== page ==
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Does money buy greater happiness?
Holly Schiffrin (UMW) column on consumer psychology: School's in Recession: Lessons on Being Happier

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Date published: 10/3/2010

THE PAST FEW years, a difficult economic recession has required many Americans to cut back on unnecessary purchases and leisure activities. The term "stay-cation" has cropped up in many Facebook communications. People are staying at home instead of traveling, to get the relaxation benefits without the expense. Despite the feeling of sacrifice, Americans may be learning important lessons about living in a way that brings greater happiness.

The expression "Money can't buy happiness" is an extremely hard maxim for many to accept. Americans seem to think that if we could just make more money, then we would be happier. The problem is that we tend to overestimate both the happiness associated with good things and the negative feelings associated with life's bad things.

The truth is that people are adaptable and resilient. If there is an annoying light fixture flickering overhead, at first we think it will drive us crazy, but soon we barely notice it. Or we are able to tune out annoying noise (traffic outside our window or our children playing nearby) and focus on the task at hand.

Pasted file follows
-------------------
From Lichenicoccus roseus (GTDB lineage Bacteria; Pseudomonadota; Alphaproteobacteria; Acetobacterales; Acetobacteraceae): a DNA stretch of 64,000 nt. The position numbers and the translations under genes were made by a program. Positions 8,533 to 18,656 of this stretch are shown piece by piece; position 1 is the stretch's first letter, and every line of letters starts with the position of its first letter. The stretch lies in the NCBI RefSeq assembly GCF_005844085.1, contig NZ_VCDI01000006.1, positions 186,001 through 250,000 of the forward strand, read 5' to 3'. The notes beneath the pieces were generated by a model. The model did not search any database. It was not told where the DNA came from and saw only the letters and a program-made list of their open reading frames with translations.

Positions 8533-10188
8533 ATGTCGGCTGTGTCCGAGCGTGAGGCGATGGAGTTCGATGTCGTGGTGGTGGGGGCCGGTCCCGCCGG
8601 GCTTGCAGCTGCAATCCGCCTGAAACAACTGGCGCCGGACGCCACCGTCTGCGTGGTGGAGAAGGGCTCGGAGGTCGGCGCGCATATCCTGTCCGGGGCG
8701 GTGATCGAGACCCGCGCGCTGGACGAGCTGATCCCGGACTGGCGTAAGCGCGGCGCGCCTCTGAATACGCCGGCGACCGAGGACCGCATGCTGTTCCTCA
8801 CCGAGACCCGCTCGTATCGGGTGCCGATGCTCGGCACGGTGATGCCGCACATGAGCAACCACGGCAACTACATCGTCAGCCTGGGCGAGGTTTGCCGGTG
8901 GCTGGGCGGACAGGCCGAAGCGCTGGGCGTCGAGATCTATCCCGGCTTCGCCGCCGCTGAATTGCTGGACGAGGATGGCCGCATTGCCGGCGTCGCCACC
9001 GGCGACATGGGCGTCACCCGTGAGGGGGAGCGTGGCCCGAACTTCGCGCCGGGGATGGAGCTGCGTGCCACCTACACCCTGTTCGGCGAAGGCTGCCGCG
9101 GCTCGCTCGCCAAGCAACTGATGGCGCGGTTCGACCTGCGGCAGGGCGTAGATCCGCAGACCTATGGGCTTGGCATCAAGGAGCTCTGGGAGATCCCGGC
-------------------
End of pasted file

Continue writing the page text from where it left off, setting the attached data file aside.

People habituate easily to distracting stimuli in the environment and are able to focus on important things like school, work, or a conversation with a friend. Indeed, we habituate to most circumstances of our lives, whether good or bad, in a relatively short period and maintain a somewhat consistent level of happiness over time.

While it's true that people get a surge of happiness when they make a big purchase or experience a change in life circumstances--like starting a new job--they soon generally return to their original state of happiness. There are two primary factors that researchers use to explain this phenomenon.

First, there is a strong genetic basis to happiness that determines a person's happiness "set point." We must think of this genetic set point as being like the thermostat in our homes. After the temperature in the house rises (or happiness increases), the heat turns off until the house cools down to the temperature set on the thermostat (the happiness set point).

In happiness terms, this "cooling off" process is referred to as "hedonic adaptation," the second factor in adapting to life circumstances.


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Holly H. Schiffrin is an assistant professor of psychology at the University of Mary Washington and PCI Certified Parent Coach who conducts research in the area of positive psychology and child development.